Auburn and Alabama put their rivalry aside to join forces and raise money for Children’s of Alabama with the help of Wells Fargo.
The “Picks for Kids” program began five years ago with the University of Alabama, and Auburn quickly got on board. Every time there is a defensive interception by Auburn or Alabama, Wells Fargo donates $1,000 to the Children’s of Alabama hospital.
Jill Smith, director of the hearing and speech department at Children’s, said that this program has raised over $190,000 in six years for her department at the hospital.
Smith said the department has allocated the funds to benefit multiple areas in need. The donations have provided things like treatment for inpatient therapy treatments for NICU and cardiovascular babies, newborn hearing screening equipment and outpatient therapy materials, such as games, books and feeding tools.
Many children with hearing disabilities suffer from vestibular and balance problems. The vestibular system is an organ in the inner ear that contributes to balance and inhibits someone’s balance if affected by a hearing disorder.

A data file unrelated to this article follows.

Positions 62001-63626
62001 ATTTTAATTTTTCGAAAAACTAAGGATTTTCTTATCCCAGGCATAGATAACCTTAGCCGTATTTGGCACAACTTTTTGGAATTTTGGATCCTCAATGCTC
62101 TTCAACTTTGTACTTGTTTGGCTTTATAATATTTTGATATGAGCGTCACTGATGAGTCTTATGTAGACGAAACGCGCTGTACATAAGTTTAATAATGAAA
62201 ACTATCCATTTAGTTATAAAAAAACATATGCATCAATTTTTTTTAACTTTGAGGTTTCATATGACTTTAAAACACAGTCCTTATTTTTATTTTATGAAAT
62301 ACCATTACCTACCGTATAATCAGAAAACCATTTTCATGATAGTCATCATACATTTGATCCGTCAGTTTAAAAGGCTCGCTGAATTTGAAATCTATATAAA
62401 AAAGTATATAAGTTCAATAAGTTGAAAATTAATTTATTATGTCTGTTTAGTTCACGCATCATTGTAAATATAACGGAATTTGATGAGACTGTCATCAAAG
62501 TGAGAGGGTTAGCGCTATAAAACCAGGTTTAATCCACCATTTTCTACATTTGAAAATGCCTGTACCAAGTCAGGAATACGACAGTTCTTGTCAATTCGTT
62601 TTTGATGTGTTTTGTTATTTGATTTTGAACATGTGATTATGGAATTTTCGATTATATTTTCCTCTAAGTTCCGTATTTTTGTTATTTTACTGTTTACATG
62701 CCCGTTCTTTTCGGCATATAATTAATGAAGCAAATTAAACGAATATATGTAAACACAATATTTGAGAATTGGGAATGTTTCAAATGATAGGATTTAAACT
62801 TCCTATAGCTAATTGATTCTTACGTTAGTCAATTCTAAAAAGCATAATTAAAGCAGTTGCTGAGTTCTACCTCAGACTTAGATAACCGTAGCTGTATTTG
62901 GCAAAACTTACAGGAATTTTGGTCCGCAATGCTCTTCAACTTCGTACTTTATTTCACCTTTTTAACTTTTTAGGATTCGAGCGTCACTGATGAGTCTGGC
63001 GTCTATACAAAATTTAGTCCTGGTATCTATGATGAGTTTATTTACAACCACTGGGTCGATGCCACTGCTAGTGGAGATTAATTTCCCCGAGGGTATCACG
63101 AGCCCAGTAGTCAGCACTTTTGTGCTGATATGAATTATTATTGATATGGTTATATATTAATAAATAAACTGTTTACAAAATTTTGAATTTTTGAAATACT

“It’s very exciting for us because the hospital supports our department, but [the ‘Picks for Kids’] helps us stay up to date and be one of the best facilities in the state in regards to hearing and speech disorders,” Smith said.
Because of the “Picks for Kids” program, audiologists at Children’s have been able to utilize physical therapy and advance technology to help children with hearing-disorder-caused balance problems.
Sign up for our newsletter
Get The Plainsman straight to your inbox.
Patients and families who have benefited from the program have been able to visit both Auburn and Alabama during football games to accept the check from Wells Fargo on behalf of Children’s of Alabama.
“Visiting just means so much to those families,” Smith said.
Smith said there is so much more to speech therapy than articulation and hearing problems.
“We use the tagline ‘Communication begins at birth,’” Smith said.
Smith said problems with feeding begin in babies when they have speaking problems when they are younger because their mouth muscles do not properly develop. The hearing and speech department covers so much more than the average person realizes, Smith said.
Do you like this story? The Plainsman doesn't accept money from tuition or student fees, and we don't charge a subscription fee. But you can donate to support The Plainsman.Support The Plainsman